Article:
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Material nonlinearity

The next higher level of complexity involves the use of nonlinear relations between stress and strain components. Even when computing displacement gradients to first order, only the higher order material relationship introduces higher order effects in the differential equation. Material nonlinearity might easily be coupled with geometric nonlinearity and drawing a clear boundary between them might be hard in many cases. This kind of nonlinearity introduces new parameters into the differential equation, namely new material constants (higher order elastic parameters). In many practical cases we might not have knowledge of these parameters or they might be hard to estimate.

Negligence of the second and higher order cross terms ensures that a wave equation is linear. If these terms are neglected in the Taylor expansion of , we are still confined to examine only a small neighborhood around a reference point. Assuming that products of the displacement gradients are small, assures that the principle of superposition is valid. The validity of this principle can be proved by applying two deformations consecutively. The order of application of the deformations has no effect on the final observed deformation. The principle of superposition is a fundamental property of the linear theory of elasticity.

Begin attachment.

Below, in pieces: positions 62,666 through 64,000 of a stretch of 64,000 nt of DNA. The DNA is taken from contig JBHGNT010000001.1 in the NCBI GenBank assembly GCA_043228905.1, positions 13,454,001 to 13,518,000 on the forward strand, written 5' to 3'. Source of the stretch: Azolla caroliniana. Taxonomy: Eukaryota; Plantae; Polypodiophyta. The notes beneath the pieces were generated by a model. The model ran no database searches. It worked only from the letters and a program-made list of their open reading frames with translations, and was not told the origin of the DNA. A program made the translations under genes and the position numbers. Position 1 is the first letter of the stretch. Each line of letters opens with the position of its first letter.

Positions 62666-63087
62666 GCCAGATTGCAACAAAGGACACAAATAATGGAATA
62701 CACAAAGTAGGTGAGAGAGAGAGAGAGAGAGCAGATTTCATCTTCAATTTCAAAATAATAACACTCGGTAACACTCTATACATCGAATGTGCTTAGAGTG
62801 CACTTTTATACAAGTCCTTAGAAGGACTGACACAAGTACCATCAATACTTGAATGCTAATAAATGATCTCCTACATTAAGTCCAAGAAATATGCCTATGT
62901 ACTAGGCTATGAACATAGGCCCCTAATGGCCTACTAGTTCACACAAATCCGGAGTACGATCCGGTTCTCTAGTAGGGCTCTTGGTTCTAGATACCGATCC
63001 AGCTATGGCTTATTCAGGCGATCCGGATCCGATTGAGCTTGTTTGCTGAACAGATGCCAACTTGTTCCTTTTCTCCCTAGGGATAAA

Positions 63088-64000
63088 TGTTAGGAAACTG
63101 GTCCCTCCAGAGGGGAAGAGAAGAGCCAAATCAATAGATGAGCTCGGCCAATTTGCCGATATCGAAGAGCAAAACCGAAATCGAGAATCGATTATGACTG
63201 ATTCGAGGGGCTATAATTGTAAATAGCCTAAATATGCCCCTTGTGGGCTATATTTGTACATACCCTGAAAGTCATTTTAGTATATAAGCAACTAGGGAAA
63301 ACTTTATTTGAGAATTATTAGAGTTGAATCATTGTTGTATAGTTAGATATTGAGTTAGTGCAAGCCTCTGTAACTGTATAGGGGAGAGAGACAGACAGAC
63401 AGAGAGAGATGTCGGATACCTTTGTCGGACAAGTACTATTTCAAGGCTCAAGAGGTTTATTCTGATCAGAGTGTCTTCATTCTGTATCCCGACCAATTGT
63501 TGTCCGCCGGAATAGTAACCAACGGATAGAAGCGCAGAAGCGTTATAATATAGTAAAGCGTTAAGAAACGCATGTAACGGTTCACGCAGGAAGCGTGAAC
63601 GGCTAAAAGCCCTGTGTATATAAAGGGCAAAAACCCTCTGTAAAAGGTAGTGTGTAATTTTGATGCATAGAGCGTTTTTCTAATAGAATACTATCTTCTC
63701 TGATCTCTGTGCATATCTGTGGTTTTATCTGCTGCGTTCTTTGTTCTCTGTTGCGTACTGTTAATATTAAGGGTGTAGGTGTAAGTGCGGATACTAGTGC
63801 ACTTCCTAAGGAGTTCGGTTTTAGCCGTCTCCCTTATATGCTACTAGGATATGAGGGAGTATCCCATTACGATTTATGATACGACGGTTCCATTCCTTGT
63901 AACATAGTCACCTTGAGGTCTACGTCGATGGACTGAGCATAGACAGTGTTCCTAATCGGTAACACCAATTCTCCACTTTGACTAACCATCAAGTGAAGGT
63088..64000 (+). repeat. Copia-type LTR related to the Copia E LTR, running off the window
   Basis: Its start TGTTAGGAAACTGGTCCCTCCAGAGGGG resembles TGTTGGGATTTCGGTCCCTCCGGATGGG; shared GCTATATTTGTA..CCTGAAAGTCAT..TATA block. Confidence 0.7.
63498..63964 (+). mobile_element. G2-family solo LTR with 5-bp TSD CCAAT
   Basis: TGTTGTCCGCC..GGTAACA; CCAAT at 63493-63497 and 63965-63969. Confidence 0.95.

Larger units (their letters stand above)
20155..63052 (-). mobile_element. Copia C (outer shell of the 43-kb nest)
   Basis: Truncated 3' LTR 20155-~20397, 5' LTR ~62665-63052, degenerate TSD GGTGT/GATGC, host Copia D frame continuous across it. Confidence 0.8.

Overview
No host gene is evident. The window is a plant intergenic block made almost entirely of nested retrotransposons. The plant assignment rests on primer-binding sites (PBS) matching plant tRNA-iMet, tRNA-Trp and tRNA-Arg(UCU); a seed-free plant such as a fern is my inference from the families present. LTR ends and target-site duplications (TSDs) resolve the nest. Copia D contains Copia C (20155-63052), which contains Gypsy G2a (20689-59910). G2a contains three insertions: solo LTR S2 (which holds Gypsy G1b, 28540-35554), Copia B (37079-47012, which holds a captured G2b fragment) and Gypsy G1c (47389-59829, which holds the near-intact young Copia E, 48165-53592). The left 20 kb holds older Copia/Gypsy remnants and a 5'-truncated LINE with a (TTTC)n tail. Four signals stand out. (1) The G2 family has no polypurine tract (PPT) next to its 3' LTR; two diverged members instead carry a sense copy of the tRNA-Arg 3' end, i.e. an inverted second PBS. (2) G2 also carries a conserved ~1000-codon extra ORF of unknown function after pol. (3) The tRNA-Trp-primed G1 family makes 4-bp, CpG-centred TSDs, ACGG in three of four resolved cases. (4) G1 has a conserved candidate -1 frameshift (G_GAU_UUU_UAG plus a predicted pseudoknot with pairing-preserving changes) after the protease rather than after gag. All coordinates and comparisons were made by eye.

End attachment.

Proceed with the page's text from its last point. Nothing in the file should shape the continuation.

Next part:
We have to use equations (1) and (3) as soon as we consider finite displacements of the medium. It is practical to start with this nonlinear description since it introduces only small modifications to existing modeling programs, while admitting some degree of nonlinearity. Algorithms which are based on linear assumptions fail in this case and other methods have to be used to solve the problem. The wave equation therefore will be nonlinear in the spatial domain, in the time domain the principle of superposition is still valid. In order to investigate the impact of nonlinearity on radiation patterns and signal wave forms, numerical examples can be calculated in which nonlinear wave propagation is modeled using finite differences in time and space. Such a model should serve as a lower limit as to what we can expect from nonlinearities.

Next: MODELING WITH FINITE DIFFERENCES Up: ABANDONING LINEARITY Previous: Geometric Nonlinearity
Stanford Exploration Project
11/16/1997